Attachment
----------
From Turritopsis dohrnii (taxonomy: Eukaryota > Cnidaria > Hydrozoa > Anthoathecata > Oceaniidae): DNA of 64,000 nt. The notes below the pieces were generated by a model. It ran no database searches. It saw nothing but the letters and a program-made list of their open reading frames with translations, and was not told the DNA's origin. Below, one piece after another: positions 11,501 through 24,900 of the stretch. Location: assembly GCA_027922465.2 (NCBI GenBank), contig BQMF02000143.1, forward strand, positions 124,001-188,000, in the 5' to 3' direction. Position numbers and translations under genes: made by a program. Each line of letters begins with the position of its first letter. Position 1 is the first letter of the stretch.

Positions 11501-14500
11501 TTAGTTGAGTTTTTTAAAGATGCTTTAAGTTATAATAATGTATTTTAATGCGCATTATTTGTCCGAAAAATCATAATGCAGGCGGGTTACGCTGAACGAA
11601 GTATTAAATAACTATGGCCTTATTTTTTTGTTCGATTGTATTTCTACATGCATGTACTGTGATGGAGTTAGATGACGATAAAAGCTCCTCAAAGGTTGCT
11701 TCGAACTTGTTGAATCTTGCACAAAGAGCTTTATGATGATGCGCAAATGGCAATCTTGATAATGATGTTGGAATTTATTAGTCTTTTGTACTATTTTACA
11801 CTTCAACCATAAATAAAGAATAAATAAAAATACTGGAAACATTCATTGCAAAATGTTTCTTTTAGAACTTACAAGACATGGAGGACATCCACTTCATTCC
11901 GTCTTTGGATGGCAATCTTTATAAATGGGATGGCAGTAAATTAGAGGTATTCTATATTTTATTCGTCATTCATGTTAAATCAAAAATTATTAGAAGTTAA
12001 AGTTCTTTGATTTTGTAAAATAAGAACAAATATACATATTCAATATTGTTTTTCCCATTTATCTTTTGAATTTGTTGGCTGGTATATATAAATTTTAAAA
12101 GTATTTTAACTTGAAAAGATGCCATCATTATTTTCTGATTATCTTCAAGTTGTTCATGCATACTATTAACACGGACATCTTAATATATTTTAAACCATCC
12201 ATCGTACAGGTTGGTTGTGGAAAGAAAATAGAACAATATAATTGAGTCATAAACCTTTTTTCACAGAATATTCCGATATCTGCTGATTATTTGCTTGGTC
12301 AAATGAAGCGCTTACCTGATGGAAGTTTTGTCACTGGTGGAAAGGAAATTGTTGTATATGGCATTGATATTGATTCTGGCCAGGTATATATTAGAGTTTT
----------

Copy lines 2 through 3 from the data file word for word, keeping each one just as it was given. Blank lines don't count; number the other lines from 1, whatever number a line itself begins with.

Positions 11501-14500
11501 TTAGTTGAGTTTTTTAAAGATGCTTTAAGTTATAATAATGTATTTTAATGCGCATTATTTGTCCGAAAAATCATAATGCAGGCGGGTTACGCTGAACGAA